Scott Tibbs

Looking back on the impeachment of Bill Clinton

By Scott Tibbs, February 3, 2023

Last month, we passed the 25th anniversary of the Drudge Report revealing the Monica Lewinsky scandal to the press. The scandal would eventually lead to Bill Clinton's impeachment, though he escaped being removed from office when the United States senate failed to convict him. There was no real chance of removing Clinton from office because no Democrats would vote to convict.

A quarter century later, do I still think this effort was worthwhile? Yes, I do. I wrote in support of impeachment back then, and I would do it all over again if I had the chance to do it. Clinton should have been removed from office for his flagrant disregard of the law. Clinton committed perjury in a sexual harassment case. He also committed obstruction of justice and abuse of power to hide his sexual relationship with Lewinsky from the public and from the court.

The aspect of the case that got attention twenty years later but was largely ignored at the time by "feminists" more interested in political influence than their alleged "principles" was the power differential between the leader of the free world and a White House intern who was 27 years younger than he was. Bill Clinton exploited a young woman who knew her career was in his hands and that her future prospects could well hinge on this adultery. The same "feminists" who (correctly) had made sexual harassment a major political issue suddenly did not care about the predatory behavior of the President of these United States.

It is also important to take all of the other Clinton scandals into context. The Whitewater scandal, the Travel Office scandal and the cattle futures scandal were all out there, but the worst by far was the FBI files scandal. The Clinton administration had gathered hundreds of FBI files, many on political opponents. What exactly was Clinton going to do with these files, and what would have have done with them had the files not been discovered? Did Clinton have an "enemies list" like Richard Nixon did?

The biggest reason I think this was worthwhile, even though it failed, was the long-term negative effects on the nation of Clinton's petulant attitude and the Democrats' stubborn embrace of him. The Southern Baptist Convention passed this in 1998, and this particular section remains relevant today:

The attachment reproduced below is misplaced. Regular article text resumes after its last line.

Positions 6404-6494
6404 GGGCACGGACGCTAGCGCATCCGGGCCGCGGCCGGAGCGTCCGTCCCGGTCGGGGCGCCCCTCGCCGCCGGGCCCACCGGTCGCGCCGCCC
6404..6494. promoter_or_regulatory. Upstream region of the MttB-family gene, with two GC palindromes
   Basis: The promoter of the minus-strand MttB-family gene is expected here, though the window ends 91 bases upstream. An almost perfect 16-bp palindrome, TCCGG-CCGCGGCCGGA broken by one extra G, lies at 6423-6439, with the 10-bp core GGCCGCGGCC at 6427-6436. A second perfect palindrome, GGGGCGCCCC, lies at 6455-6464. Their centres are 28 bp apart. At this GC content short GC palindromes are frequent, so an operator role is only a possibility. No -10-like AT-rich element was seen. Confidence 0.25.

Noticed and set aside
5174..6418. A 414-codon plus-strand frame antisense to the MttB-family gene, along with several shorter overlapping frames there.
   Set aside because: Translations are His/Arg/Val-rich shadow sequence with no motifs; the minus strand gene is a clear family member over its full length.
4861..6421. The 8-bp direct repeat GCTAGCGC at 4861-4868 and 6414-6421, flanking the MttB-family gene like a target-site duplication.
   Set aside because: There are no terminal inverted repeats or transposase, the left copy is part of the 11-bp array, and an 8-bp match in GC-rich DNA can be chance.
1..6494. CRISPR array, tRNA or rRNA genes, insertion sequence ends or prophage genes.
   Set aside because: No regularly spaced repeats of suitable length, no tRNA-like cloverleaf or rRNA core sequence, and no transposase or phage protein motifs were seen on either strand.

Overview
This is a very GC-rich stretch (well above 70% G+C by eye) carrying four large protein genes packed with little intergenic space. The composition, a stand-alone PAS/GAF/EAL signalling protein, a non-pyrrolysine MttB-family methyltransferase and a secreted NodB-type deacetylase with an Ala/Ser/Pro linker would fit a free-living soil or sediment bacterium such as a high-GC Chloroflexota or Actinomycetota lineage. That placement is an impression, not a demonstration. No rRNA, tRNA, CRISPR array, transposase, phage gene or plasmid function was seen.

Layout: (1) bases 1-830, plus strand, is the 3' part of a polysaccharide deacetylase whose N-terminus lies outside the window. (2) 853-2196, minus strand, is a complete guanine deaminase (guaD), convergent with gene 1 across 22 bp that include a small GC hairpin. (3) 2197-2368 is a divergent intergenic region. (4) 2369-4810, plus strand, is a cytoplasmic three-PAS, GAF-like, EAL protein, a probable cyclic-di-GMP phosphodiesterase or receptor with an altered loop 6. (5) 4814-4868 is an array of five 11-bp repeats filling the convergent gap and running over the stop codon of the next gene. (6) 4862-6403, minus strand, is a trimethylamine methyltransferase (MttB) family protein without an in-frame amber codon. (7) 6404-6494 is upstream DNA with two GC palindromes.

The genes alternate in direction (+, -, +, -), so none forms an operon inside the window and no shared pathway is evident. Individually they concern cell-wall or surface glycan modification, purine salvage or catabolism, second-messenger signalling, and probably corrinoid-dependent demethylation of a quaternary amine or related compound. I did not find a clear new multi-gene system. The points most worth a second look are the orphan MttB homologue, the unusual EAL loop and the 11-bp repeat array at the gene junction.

Tolerance of serious wrong by leaders sears the conscience of the culture, spawns unrestrained immorality and lawlessness in the society, and surely results in God’s judgment (1 Kings 16:30; Isaiah 5:18-25)
The Clinton impeachment broke our country and broke our politics in important ways. Many of the very same Republicans who fought hardest for Clinton's impeachment in 1998 later abandoned their position on the importance of character and excused serious wrongdoing. Hypocrisy is expected among politicians, but it was much worse when "christian" issue advocacy groups did the same. Now, no one cares about character. The Left derides those who argue for good moral character as "Bible thumpers" while the New Right derides those same people as "losers" and "cucks" who do not know how to win.

Character does matter, and our country is still feeling the consequences of brushing aside Clinton's personal immorality with Lewinsky and the crimes he committed trying to cover it up. There is hope, and there is time to repent - both in our personal lives and how we vote in primary and general elections. We should continue to pray for repentance and mercy, and for courage and faith for the few remaining leaders who actually hold up character as something that matters in leadership.

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